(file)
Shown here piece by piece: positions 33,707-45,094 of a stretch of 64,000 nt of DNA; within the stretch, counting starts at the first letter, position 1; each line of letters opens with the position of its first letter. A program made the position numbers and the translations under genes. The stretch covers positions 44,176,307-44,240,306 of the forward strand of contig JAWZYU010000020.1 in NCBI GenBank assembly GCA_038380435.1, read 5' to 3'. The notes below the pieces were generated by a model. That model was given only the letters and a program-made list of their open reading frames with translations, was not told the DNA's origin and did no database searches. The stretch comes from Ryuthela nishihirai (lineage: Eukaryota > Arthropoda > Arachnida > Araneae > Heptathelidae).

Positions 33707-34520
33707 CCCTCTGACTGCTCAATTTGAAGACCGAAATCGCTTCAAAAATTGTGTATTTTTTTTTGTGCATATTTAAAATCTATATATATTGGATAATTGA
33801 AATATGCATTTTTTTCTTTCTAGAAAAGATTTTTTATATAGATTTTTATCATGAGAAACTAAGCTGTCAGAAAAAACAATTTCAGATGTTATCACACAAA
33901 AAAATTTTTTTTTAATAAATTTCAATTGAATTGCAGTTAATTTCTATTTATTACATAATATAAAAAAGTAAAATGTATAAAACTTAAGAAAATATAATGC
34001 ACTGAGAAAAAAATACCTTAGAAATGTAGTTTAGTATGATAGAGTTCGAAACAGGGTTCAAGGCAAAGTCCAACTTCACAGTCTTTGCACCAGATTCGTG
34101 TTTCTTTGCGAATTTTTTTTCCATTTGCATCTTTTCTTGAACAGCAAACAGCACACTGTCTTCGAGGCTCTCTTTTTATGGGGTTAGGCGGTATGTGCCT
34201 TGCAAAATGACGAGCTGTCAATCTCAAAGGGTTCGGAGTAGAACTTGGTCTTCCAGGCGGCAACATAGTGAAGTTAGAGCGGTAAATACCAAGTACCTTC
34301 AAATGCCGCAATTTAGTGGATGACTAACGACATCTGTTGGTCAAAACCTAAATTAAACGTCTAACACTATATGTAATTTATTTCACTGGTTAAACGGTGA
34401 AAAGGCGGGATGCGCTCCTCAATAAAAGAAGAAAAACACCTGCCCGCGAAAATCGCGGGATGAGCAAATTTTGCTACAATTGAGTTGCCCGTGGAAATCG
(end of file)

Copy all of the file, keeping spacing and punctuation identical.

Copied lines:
Shown here piece by piece: positions 33,707-45,094 of a stretch of 64,000 nt of DNA; within the stretch, counting starts at the first letter, position 1; each line of letters opens with the position of its first letter. A program made the position numbers and the translations under genes. The stretch covers positions 44,176,307-44,240,306 of the forward strand of contig JAWZYU010000020.1 in NCBI GenBank assembly GCA_038380435.1, read 5' to 3'. The notes below the pieces were generated by a model. That model was given only the letters and a program-made list of their open reading frames with translations, was not told the DNA's origin and did no database searches. The stretch comes from Ryuthela nishihirai (lineage: Eukaryota > Arthropoda > Arachnida > Araneae > Heptathelidae).

Positions 33707-34520
33707 CCCTCTGACTGCTCAATTTGAAGACCGAAATCGCTTCAAAAATTGTGTATTTTTTTTTGTGCATATTTAAAATCTATATATATTGGATAATTGA
33801 AATATGCATTTTTTTCTTTCTAGAAAAGATTTTTTATATAGATTTTTATCATGAGAAACTAAGCTGTCAGAAAAAACAATTTCAGATGTTATCACACAAA
33901 AAAATTTTTTTTTAATAAATTTCAATTGAATTGCAGTTAATTTCTATTTATTACATAATATAAAAAAGTAAAATGTATAAAACTTAAGAAAATATAATGC
34001 ACTGAGAAAAAAATACCTTAGAAATGTAGTTTAGTATGATAGAGTTCGAAACAGGGTTCAAGGCAAAGTCCAACTTCACAGTCTTTGCACCAGATTCGTG
34101 TTTCTTTGCGAATTTTTTTTCCATTTGCATCTTTTCTTGAACAGCAAACAGCACACTGTCTTCGAGGCTCTCTTTTTATGGGGTTAGGCGGTATGTGCCT
34201 TGCAAAATGACGAGCTGTCAATCTCAAAGGGTTCGGAGTAGAACTTGGTCTTCCAGGCGGCAACATAGTGAAGTTAGAGCGGTAAATACCAAGTACCTTC
34301 AAATGCCGCAATTTAGTGGATGACTAACGACATCTGTTGGTCAAAACCTAAATTAAACGTCTAACACTATATGTAATTTATTTCACTGGTTAAACGGTGA
34401 AAAGGCGGGATGCGCTCCTCAATAAAAGAAGAAAAACACCTGCCCGCGAAAATCGCGGGATGAGCAAATTTTGCTACAATTGAGTTGCCCGTGGAAATCG